Mask mandate ruling for planes, transportation re-ups debate over nationwide court orders
The Justice Department said late Tuesday it would appeal the decision if the CDC "concludes that a mandatory order remains necessary for the public’s health."
- Presidents of both parties have complained about nationwide injunctions by federal courts.
- Polls show Americans are divided on party lines about extending transportation mask requirements.
- Expert: Supreme Court may ultimately end up resolving lingering questions about nationwide orders.
WASHINGTON – A ruling by a federal judge in Florida upending the Biden administration's mandate that Americans wear masks on planes and other forms of transportation appeared to catch travelers, airports and the White House off guard – creating a patchwork of rules that depend on a passenger's destination.
One group not surprised by the outcome: legal experts who study when and how federal courts block the enforcement of policies handed down by the executive branch, a phenomenon that has vexed presidents of both parties and appears to be on the rise.
President Donald Trump's travel ban on predominately Muslim nations was blocked by a federal district court before his administration landed on a version the Supreme Court upheld in 2018. The eviction moratorium imposed early in the COVID-19 pandemic and extended by President Joe Biden was blocked and unblocked by lower courts before the Supreme Court ruled.
Nationwide injunctions blocking federal regulations have opened a debate among experts and lawmakers about whether the practice politicizes federal courts – or whether they are the result of presidents seeking to act unilaterally in the face of congressional gridlock. The Trump administration often railed against such court orders; his attorney general at the time, Jeff Sessions, once complained that "a judge sitting on an island in the Pacific" could block a president from exercising his power.
Sessions was referring to a judge in Hawaii who blocked Trump's travel ban.
To the degree the injunctions are more prominent, it's partly because "the executive is engaged in more unilateral issuing of massive executive orders that change the landscape of the law, and that's true for both Democrats and Republicans," said Amanda Frost, a law professor at American University, who stressed she was speaking generally about injunctions and not about the particulars involved in the mask case.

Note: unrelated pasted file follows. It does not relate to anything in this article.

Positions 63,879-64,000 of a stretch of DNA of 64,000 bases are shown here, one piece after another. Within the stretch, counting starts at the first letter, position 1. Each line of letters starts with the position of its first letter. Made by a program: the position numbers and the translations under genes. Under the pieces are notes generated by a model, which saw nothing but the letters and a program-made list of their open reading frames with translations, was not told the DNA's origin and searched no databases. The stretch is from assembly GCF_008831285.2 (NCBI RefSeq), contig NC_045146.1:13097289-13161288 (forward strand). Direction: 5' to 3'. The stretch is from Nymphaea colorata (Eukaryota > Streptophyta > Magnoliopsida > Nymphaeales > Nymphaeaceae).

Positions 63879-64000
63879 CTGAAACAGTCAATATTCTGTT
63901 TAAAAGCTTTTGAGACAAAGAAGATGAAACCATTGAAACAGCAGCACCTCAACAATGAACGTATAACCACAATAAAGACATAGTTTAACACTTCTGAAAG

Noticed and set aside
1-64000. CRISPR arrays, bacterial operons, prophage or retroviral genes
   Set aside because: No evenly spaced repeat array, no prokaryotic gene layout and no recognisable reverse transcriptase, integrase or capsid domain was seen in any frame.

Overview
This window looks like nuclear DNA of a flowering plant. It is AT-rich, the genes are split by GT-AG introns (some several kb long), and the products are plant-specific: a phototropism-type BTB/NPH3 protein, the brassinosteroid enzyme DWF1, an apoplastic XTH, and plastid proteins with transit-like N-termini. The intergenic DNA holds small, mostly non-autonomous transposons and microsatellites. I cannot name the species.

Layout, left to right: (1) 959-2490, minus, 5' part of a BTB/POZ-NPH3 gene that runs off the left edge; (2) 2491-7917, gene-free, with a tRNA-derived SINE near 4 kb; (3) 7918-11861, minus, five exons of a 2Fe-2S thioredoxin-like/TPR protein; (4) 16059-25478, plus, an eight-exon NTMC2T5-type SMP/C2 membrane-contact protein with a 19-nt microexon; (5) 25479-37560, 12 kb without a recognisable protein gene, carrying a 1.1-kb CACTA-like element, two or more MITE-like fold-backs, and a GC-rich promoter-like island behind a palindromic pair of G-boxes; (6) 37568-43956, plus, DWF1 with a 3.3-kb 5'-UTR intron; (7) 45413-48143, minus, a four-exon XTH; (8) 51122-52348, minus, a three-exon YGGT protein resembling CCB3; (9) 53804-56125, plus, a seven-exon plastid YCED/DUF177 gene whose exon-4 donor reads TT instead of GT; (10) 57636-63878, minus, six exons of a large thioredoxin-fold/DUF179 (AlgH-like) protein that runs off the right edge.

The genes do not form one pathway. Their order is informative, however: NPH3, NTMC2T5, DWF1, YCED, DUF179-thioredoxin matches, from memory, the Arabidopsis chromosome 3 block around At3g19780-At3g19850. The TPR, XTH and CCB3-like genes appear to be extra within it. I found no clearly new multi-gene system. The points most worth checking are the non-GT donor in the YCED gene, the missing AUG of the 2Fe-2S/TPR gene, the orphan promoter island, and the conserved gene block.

"To get rid of them would be to get rid of a vital check in our constitutional system," she said.
U.S. District Judge Kathryn Kimball Mizelle, a Trump nominee, ruled Monday that the Centers for Disease Control and Prevention exceeded its authority with the mask requirement for travelers. The 1944 Public Health Service Act, she ruled, limits the health agency's powers to measures such as inspection, sanitation and disinfection.
Mizelle nodded to the debate over nationwide orders in her 59-page decision, writing that she "recognizes the criticism about nationwide injunctive relief and admittedly shares some of the criticism about it." But, she asked, how would a flight attendant or Uber driver distinguish between the plaintiffs in the suit and everyone else?
The lawsuit was filed by two women who said face coverings aggravate their anxiety, along with the Health Freedom Defense Fund, a nonprofit that has opposed such mandates.
The decision drew cheers from some passengers and discontent from others. It also set up an unusual situation in which some airports said they would no longer require masks but others – including Chicago's O'Hare International Airport and John F. Kennedy International Airport in New York – said face coverings would still be the rule.